Hansen added that the market will now be watching gold-backed exchange-traded funds to see if the breakout in the gold price will trigger renewed interest after months of redemptions. Fund managers have been slashing their exposures to the yellow metal over the last year amid low volatility in the stock market and soaring equity prices, which Hansen said reduced the need for diversification.

The World Gold Council reported earlier this month that gold-backed ETFs saw net outflows of 25.5 tons in October. Global gold ETF holdings declined to 3,567 tons, amounting to $203 billion last month, to notch year-to-date lows.

However, the World Gold Council also pointed to a pickup in COMEX managed money net long positions in gold futures and signs of continued strength in vaulted physical gold, suggesting that some investors could have been shifting their gold ETF positions into physical exposure. This week’s hot inflation number could further increase this trend if the World Gold Council was right about it earlier this month.

Inflation Hedges

Thanks to the fresh inflation worries, gold prices are trading at around five-month highs. Bob Haberkorn of RJO Futures told Kitco News that inflation is here to stay and that it’s only going to get worse. He also said that if gold would rally, it would be because of the new inflation fear.

“Inflation hitting a 30-year high was music to gold traders’ ears,” Moya said in his email. “The way the gold trade is unfolding is looking mostly bullish. The labor market recovery will likely take longer than a few months for the Fed to say mission accomplished on maximum employment, and pricing pressures will continue to trigger inflation-hedges into bullion. If the Fed makes a policy mistake and has to quickly hike rates and send the economy into a recession, that should be an environment where gold outperforms equities.”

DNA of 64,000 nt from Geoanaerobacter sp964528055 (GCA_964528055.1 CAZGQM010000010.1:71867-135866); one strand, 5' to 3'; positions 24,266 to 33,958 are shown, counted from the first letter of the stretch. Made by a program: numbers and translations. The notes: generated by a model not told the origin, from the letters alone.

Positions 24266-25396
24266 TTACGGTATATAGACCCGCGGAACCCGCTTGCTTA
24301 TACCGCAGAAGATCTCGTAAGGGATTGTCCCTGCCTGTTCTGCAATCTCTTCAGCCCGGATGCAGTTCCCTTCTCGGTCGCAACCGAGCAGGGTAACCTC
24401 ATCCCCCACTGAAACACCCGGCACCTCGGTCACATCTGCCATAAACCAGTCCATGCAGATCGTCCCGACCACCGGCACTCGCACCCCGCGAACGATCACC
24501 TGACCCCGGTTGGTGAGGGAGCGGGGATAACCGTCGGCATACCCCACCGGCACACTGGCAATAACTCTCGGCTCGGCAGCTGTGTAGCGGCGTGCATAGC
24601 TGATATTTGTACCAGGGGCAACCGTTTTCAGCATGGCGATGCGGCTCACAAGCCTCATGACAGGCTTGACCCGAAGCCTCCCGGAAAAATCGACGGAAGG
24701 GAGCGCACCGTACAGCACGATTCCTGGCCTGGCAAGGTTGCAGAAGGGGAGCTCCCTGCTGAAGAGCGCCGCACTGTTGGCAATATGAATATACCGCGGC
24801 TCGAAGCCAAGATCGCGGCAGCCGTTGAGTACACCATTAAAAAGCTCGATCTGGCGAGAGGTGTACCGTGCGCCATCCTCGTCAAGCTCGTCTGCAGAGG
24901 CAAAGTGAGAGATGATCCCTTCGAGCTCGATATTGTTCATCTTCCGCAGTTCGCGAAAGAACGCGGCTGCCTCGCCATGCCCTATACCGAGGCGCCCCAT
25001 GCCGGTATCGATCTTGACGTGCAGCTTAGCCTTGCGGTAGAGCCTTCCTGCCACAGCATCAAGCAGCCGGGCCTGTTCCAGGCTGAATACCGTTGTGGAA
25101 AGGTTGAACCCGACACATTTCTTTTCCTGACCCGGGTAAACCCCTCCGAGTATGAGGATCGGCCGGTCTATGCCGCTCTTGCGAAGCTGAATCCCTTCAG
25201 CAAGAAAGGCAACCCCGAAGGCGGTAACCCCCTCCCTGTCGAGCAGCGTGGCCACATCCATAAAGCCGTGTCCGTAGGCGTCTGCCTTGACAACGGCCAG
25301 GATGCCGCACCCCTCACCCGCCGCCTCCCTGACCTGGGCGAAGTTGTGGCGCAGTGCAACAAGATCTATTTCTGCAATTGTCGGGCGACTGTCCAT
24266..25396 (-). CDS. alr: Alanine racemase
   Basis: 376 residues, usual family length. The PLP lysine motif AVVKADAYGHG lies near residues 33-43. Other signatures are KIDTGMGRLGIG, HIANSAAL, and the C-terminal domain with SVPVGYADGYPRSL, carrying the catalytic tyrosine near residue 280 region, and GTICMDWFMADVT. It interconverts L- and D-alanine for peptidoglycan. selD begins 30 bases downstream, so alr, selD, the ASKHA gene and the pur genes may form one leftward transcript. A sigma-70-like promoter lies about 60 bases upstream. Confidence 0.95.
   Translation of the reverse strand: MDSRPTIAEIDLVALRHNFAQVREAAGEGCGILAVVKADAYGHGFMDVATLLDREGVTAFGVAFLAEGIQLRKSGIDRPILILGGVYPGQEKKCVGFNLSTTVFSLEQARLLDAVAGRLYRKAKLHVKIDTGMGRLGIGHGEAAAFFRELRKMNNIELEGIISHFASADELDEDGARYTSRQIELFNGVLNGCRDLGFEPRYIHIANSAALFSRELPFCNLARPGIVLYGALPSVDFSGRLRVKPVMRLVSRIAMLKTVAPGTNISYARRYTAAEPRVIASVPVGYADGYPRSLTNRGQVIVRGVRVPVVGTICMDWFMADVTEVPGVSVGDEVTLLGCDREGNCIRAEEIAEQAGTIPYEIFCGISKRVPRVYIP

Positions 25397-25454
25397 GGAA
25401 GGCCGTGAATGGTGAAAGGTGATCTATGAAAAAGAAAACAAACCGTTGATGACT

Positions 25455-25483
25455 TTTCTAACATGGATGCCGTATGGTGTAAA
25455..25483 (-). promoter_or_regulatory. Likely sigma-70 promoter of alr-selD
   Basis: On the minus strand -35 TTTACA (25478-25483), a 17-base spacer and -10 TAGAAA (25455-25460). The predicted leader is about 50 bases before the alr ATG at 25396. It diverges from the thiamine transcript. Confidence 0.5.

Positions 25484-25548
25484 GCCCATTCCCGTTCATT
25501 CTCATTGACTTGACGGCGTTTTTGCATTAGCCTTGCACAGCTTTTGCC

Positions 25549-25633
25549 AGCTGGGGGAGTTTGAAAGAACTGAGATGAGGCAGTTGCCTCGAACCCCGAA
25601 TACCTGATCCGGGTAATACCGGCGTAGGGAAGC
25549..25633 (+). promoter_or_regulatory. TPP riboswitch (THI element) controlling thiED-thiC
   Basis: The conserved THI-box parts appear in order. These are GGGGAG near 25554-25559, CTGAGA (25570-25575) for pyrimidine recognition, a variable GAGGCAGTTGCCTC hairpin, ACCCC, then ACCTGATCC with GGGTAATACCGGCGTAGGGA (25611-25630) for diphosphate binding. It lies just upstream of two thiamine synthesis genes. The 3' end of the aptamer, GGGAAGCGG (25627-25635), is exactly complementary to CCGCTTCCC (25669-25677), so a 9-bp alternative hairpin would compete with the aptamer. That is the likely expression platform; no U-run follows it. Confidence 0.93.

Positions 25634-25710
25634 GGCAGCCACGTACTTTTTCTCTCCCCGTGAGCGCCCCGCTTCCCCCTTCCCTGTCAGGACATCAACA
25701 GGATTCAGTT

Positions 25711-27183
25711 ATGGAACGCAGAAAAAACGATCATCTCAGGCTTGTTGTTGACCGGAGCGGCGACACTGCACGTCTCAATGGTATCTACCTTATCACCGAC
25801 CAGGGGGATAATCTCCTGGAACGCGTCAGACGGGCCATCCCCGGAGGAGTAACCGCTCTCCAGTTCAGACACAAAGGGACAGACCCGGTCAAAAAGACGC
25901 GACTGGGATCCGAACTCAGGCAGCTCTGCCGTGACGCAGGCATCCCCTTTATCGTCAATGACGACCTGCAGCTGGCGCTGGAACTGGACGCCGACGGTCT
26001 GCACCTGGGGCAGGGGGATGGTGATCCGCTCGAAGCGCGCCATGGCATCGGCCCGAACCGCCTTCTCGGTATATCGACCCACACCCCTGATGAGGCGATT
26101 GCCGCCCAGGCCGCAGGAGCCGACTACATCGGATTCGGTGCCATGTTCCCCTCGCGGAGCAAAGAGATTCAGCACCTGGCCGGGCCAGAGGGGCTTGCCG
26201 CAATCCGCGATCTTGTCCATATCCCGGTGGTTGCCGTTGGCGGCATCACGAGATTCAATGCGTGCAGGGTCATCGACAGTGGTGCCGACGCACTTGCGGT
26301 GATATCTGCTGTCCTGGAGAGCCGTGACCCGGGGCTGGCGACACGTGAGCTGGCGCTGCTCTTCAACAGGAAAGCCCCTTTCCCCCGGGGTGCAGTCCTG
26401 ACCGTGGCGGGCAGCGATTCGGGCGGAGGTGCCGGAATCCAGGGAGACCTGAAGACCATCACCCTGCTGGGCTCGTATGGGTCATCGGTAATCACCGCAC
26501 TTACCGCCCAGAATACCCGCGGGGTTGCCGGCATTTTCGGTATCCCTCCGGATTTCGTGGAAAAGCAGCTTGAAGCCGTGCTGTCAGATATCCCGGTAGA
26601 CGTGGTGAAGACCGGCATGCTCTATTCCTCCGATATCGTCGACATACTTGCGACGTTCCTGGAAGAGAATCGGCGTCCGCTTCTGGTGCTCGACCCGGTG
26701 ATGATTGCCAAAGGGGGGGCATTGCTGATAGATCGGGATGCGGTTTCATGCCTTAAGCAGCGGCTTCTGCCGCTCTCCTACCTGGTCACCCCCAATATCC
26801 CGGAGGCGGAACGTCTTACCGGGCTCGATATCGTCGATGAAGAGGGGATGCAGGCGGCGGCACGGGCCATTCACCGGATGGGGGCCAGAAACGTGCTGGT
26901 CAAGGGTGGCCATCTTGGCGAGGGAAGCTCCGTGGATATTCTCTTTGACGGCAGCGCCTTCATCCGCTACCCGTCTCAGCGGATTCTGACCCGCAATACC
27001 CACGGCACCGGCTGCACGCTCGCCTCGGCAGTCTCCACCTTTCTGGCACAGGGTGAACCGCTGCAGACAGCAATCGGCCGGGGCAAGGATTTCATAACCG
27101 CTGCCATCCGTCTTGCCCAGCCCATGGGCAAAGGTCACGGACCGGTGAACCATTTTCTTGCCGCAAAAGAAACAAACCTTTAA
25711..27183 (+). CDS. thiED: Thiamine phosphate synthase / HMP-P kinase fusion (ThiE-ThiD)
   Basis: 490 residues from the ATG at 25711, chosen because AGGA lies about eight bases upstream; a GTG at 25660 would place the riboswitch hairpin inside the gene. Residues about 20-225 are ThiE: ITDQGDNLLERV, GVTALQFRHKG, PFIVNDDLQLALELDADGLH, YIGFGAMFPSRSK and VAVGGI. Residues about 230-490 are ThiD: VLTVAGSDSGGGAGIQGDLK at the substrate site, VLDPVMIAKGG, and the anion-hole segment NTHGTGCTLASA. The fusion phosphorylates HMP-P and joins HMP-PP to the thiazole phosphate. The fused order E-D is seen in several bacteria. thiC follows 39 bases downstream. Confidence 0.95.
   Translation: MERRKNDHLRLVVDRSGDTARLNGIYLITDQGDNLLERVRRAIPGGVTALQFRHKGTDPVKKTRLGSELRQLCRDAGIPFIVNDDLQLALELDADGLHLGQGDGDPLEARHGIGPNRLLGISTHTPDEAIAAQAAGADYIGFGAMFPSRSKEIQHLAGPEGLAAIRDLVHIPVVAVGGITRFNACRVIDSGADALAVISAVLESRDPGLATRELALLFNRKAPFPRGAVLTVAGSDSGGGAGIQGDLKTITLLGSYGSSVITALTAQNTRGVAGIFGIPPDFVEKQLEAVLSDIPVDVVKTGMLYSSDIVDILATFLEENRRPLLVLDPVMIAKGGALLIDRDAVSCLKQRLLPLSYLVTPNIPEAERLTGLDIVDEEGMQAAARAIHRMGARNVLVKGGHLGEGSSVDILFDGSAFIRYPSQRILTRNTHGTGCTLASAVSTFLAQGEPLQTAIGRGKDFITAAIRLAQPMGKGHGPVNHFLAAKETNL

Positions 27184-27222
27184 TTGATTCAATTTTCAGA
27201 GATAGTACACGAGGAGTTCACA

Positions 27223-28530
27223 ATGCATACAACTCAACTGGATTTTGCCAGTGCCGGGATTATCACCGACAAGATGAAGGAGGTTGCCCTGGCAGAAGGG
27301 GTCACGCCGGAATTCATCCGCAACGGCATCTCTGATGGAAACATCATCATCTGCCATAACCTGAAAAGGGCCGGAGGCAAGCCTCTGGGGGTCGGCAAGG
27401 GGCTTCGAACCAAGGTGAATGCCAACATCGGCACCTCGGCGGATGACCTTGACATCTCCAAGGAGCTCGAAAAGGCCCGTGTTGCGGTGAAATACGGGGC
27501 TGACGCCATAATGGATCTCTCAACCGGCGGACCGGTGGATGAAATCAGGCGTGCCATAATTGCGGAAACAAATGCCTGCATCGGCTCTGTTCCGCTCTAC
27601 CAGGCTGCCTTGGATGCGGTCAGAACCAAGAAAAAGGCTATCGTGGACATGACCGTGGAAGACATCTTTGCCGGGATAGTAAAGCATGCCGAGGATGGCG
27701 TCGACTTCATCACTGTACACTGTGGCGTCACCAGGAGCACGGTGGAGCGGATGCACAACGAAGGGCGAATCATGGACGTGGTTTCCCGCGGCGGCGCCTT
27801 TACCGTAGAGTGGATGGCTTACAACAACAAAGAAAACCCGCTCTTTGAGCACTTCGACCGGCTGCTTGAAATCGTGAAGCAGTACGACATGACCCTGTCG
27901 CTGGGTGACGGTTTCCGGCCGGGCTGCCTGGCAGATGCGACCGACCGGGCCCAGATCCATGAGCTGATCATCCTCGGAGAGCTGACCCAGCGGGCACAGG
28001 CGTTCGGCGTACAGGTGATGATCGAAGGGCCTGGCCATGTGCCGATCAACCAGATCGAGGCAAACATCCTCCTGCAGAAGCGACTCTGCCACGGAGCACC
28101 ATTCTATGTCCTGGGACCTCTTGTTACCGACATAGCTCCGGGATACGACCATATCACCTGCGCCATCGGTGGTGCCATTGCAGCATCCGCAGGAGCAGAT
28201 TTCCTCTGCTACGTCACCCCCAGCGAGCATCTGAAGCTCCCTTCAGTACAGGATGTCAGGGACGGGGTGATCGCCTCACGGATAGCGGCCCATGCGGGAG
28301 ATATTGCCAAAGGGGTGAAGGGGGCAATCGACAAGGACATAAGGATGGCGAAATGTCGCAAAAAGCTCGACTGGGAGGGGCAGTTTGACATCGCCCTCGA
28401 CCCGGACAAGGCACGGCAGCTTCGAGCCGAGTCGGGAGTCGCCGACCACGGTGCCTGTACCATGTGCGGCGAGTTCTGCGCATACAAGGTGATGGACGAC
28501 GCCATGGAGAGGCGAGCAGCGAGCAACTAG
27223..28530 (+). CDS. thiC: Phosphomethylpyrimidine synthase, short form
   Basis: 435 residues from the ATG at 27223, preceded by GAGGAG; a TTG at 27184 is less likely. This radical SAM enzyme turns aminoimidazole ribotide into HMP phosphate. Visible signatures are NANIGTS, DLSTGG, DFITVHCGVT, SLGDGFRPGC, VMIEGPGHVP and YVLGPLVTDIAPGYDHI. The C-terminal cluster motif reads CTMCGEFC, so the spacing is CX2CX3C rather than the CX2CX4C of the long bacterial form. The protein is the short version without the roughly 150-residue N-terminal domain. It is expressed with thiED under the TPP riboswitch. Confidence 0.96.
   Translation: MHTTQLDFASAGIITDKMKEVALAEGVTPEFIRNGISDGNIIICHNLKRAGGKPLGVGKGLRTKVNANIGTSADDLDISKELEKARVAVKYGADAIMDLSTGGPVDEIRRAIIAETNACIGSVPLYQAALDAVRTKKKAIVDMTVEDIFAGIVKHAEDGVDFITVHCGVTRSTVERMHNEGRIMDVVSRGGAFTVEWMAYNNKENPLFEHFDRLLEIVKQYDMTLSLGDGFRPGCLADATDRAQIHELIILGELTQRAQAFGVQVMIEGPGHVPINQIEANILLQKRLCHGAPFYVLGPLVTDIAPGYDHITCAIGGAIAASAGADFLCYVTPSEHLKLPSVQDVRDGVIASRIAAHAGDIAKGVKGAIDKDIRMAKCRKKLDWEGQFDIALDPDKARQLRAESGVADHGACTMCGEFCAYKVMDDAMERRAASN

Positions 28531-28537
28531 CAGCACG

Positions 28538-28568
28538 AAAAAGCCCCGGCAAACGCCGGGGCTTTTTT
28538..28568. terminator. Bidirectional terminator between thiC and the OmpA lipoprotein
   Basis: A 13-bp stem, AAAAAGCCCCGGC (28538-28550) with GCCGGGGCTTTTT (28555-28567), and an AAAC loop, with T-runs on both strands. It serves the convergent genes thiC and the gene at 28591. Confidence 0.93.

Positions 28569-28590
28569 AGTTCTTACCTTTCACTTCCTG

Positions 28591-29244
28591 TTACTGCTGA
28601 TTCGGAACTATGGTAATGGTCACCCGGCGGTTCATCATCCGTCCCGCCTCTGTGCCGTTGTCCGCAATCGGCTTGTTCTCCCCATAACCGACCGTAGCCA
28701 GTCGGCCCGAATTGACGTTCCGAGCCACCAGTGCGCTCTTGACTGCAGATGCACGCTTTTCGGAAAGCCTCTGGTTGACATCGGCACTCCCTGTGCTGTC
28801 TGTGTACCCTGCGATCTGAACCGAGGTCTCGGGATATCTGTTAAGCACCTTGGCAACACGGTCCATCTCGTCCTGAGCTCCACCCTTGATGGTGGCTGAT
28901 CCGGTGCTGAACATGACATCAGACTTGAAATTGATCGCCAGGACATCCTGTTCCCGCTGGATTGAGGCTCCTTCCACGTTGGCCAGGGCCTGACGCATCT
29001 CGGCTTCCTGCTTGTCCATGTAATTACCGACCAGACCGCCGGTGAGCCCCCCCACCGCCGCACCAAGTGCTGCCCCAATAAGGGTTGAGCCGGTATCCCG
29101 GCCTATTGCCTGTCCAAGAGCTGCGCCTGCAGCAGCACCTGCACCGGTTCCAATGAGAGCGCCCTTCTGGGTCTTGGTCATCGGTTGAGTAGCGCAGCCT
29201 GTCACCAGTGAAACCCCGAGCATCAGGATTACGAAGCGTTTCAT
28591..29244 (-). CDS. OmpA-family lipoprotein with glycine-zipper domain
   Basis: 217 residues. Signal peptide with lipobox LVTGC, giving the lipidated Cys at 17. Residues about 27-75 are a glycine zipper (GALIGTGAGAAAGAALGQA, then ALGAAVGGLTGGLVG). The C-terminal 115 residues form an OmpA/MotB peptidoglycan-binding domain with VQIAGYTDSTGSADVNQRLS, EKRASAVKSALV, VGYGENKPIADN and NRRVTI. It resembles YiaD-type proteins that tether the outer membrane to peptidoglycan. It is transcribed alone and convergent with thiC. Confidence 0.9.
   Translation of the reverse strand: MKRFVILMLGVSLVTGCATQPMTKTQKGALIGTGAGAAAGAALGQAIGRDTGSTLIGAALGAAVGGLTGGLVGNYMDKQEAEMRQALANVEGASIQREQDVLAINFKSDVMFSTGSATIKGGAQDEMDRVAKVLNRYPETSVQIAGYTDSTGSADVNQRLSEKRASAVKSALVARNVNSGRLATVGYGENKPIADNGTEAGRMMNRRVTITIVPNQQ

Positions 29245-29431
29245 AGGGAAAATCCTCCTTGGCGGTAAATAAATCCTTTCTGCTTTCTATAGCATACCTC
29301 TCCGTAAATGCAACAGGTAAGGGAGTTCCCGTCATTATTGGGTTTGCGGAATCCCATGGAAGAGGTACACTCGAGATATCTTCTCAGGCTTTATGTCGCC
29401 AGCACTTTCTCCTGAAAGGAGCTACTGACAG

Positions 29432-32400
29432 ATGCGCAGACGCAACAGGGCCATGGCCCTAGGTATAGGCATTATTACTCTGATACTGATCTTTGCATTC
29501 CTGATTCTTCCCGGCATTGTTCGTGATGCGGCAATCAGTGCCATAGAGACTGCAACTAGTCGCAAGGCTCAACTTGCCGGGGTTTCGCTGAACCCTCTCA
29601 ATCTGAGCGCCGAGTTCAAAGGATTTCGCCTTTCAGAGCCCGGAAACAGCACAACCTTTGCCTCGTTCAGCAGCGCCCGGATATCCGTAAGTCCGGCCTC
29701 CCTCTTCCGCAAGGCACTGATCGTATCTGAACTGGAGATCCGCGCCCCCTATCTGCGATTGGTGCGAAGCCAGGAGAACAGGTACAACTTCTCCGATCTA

He expects gold momentum to remain in place if real yields keep declining, but gold isn’t the only inflation hedge. Analysts are also pointing to price action in bitcoin as a sign that investors are also turning to the cryptocurrency as an inflation hedge.


“Bitcoin continues to show Wall Street that it is a bona fide inflation hedge,” Moya said. “After the hottest inflation reading in 30 years, bitcoin shrugged off a knee-jerk dip and pushed higher into uncharted territory. This inflation report has many thinking pricing pressures won’t be easing just yet, and that should be good for inflation hedges.”

However, the price action in Bitcoin isn’t as strong as gold prices have gotten since the hot inflation read. Moya sees a price barrier at $70,000 for bitcoin, and he expects that level to continue to provide resistance.

Moya sees a mixed short-term outlook for the cryptocurrency. Still, since most of the last part of the recent rally was institutional, he expects end-of-year volatility to remain elevated. Moya puts the end-of-year trading range for bitcoin between $65,000 and $75,000.

On the date of publication, the author did not have (either directly or indirectly) any positions in the securities mentioned in this article. The opinions expressed in this article are those of the writer, subject to the Publishing Guidelines.

Michelle Jones is editor-in-chief for and has been with the site since 2012. Previously, she was a television news producer for eight years. She produced the morning news programs for the NBC affiliates in Evansville, Indiana and Huntsville, Alabama and spent a short time at the CBS affiliate in Huntsville. She has experience as a writer and public relations expert for a wide variety of businesses. Email her at